I feel I should warn you, even before I actually start typing out this post; it might venture in to tl;dr territory. Sorry. I've just got too many great things I have to say.
I've been using StereoTool for a couple years. I stumbled upon it when I needed a more accurate simulation of FM broadast sound; as I'd been unable to really nail it myself. As I, for some reason, enjoy the occasional sound of AM radio; I found myself listening to playlists through it. I became very interested in the stereo processing; mostly the fact it could adjust phase separately. The Azimuth adjustment tool was much better than what I had been using for the same job. So right there, StereoTool started to become a pretty invaluable tool in my restoration toolbox; and at times, my mastering toolbox as well. It also saw pretty heavy use in not only the handful of shoutcast stations I've attempted to run since getting it; but I also used it in any case where I wanted to optimize audio for a lower-bandwidth window.
PerfectDeclipper, however, was something I wish existed 10 years ago. I can't remember how I played with it the first time I loaded it up; but I remember quickly discovering that using it for uses other than straight declipping, was a whole lot of fun. The first actual declipping purpose I tried was from a tape I was given 4 years ago. To avoid an even longer tl;dr, I'll omit the entire story of how I got the tape. The tape was an amateur recording of a junior high band made back in 1976 at 7.5 ips on quarter-inch reel-to-reel. Since I was able to track down the original owner of the tape; I decided to transfer and restore the thing, put it on CD. The first few seconds of the recording are severely overloaded untill someone turns down the volume on the tape deck. Tape saturation tends to clip in a way that mostly distorts; so the majority of declipping methods I had at my disposal then failed to really completely fix it. The best I could do was with izotope RX, and even then it was still very obvious the tape was severely overloaded. I dropped the initial volume, applied a funky filter to smooth out the gradual change in volume, and left it at that. Thanks to the fact that hard-disk space got cheap; I actually had the raw transfer wav from 4 years ago, and ran it through. I was absolutely stunned at what came out; not only did it seem to restore the range that got cut off by saturating the tape, but it seemed to fix all the distortion of the tape saturation. I knew at that point it was not working like any other declipper I'd ever used; and that's when I began to attempt to exploit it's waveform-reconstruction abilities.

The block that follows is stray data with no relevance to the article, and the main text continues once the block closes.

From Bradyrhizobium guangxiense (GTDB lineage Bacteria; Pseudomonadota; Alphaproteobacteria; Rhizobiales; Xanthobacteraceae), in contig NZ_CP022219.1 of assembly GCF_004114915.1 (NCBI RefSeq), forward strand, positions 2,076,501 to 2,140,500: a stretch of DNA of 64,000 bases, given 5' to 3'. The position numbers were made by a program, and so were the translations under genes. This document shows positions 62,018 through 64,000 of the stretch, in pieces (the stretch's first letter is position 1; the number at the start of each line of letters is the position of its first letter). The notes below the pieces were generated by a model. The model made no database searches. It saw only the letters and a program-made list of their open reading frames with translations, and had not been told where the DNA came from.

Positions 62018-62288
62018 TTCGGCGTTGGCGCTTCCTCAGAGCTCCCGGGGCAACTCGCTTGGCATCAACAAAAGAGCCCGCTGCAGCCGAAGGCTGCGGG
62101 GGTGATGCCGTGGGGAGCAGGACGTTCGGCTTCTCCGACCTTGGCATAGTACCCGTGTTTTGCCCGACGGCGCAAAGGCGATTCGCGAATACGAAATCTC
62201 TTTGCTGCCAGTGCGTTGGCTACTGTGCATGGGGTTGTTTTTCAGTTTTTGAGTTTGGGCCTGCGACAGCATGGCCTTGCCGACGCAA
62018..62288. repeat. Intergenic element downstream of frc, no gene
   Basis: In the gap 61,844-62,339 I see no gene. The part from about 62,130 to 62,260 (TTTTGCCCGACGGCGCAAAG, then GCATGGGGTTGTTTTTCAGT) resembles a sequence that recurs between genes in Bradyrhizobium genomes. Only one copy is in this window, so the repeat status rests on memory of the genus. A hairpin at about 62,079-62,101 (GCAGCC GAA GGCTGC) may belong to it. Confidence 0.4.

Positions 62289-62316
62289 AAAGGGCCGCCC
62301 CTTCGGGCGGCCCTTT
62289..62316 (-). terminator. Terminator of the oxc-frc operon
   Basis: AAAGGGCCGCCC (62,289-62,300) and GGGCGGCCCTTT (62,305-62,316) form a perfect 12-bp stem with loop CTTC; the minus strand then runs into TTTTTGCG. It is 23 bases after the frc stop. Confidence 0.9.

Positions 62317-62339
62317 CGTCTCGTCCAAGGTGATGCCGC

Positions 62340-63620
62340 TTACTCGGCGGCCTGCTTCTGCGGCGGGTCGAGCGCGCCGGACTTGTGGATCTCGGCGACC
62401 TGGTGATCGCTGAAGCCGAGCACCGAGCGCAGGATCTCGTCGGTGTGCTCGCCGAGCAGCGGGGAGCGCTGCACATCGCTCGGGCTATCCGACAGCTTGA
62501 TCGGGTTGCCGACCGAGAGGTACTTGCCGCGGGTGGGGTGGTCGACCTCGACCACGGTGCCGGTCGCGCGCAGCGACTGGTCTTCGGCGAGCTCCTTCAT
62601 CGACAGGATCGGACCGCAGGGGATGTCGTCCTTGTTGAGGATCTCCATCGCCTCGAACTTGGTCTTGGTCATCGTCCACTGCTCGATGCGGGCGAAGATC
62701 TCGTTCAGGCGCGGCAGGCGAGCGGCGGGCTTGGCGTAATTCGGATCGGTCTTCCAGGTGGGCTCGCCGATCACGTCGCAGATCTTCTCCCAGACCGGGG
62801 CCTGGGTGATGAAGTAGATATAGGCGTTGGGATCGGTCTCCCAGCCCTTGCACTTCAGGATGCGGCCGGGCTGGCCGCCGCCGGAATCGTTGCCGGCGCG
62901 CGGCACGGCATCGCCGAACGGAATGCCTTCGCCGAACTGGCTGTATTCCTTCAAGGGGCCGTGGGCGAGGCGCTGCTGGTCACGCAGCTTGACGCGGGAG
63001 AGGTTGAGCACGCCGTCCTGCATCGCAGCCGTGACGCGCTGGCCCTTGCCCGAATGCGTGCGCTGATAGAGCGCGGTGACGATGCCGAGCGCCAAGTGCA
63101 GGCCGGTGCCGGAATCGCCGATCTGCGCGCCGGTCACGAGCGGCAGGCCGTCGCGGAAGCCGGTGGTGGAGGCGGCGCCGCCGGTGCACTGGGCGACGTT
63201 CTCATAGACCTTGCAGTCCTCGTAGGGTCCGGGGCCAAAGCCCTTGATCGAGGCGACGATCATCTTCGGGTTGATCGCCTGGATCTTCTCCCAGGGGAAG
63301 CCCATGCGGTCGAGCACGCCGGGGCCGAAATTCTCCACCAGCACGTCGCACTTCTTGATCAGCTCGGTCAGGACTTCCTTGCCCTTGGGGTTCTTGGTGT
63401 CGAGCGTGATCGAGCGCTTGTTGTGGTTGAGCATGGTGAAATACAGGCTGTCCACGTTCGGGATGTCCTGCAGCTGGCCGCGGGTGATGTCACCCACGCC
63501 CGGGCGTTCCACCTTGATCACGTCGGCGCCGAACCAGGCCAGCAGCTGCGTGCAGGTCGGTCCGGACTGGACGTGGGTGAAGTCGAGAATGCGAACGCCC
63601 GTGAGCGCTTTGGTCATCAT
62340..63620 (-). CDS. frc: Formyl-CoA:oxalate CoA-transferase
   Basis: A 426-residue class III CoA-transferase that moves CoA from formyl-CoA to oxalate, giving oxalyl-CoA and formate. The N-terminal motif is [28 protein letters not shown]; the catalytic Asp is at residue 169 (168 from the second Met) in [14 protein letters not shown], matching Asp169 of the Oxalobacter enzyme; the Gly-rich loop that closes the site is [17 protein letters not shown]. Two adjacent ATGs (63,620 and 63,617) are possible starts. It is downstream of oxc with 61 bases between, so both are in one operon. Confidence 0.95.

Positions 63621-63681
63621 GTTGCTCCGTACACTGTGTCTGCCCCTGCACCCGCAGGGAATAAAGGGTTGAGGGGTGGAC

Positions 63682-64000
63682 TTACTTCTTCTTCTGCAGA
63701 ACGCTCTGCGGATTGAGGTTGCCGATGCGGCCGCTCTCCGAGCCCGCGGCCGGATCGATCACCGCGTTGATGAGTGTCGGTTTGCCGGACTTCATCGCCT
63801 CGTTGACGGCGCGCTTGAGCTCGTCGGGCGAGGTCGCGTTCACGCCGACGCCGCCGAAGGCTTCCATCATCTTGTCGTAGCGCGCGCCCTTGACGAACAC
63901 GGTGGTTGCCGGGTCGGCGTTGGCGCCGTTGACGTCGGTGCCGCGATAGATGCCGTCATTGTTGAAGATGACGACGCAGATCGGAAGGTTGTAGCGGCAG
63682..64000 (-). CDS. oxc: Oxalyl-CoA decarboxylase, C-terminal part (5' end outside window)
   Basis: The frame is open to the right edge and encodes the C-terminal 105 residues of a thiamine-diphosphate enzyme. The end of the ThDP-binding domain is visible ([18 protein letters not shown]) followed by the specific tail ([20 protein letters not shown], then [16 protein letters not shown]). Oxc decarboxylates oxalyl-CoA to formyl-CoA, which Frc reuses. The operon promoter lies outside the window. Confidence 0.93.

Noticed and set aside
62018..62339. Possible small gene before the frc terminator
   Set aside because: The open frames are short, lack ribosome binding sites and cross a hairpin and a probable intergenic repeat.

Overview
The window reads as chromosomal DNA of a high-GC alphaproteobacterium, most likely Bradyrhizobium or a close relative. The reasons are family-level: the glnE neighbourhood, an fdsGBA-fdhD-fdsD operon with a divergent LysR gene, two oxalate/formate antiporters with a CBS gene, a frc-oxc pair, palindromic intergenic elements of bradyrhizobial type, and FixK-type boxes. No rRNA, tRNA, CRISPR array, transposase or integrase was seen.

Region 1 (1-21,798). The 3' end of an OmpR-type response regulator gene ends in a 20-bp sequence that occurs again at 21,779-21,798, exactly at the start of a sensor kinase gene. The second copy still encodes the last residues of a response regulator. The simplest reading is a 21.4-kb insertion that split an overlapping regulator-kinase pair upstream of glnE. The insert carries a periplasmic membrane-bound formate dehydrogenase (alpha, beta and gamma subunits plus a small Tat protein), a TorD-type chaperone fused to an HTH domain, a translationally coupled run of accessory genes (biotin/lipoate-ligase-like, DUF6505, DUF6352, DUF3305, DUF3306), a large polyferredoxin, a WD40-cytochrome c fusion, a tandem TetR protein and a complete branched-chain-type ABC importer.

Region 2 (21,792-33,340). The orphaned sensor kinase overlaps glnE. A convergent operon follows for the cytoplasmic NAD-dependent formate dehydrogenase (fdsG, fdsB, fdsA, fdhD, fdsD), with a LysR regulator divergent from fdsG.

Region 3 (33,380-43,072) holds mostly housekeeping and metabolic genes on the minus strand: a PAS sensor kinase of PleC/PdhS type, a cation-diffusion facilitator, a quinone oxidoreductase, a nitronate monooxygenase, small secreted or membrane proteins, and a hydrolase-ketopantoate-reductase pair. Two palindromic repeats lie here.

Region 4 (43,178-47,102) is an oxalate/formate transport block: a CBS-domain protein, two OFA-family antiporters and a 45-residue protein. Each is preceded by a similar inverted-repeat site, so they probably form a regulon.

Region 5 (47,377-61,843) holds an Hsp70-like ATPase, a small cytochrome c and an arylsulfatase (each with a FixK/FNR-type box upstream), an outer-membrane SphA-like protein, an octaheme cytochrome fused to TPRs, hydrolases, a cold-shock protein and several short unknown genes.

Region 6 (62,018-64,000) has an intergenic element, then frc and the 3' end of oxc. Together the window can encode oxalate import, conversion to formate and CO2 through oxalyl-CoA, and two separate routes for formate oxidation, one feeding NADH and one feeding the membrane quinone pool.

While I noticed it's ability to somewhat restore dynamic range early on; what I really noticed was it's ability to fix distorted bass. I've got quite a few CD's that through bad mixing, or mastering, or combination of both; have this horribly overloaded/clipped bass that just makes the entire thing sound bad. PerfectDeclipper has been able to really smooth that out, making it sound as natural as possible. But after getting fed-up with the severely compressed/limited stuff they're putting on CD's, I went back to trying to see what it could do as far as dynamic expansion. While most of the compression is "baked-in" to the mix, PerfectDeclipper was able to make it less fatiguing to listen to. By itself, it "opened" things up a bit. Sometime in the last two months; I started paring it up with the dynamics processor in Audition. By itself, the dynamics processor in expansion mode seemed to either do too much, or not enough. Even after using a similar curve to make up for the absence of PerfectDeclipper's processing did not yield the same effect as pairing the two up. I'm not going to claim it's a very drastic change; and not very many people have heard what I've done. The few that have commented on how they noticed a good change. Some of the highly compressed stuff I've run through this setup has come out sounding, as we say in the tube world, "more musical and open".
I've also, believe it or not, used StereoTool to test the ability of devices to stream high resolution audio. The theory works this way, if I can get some quick FM transmitter I threw together using salvaged junk components to fully work with StereoTool's FM processing with my sound card output; why not pre-render the processing with StereoTool to a 192khz wave, connect my transmitter to the device to be tested, and play this wave through it. The idea being I don't need to know how accurately it produces 192khz; but if the RDS signal can be decoded, then it's supporting it to some degree.
So, my hat off to you; StereoTool has always been an outstanding product, and the addition of PerfectDeclipper has pushed that bar even higher. I am using it in ways and situations one normally wouldn't; and I've been getting outstanding results.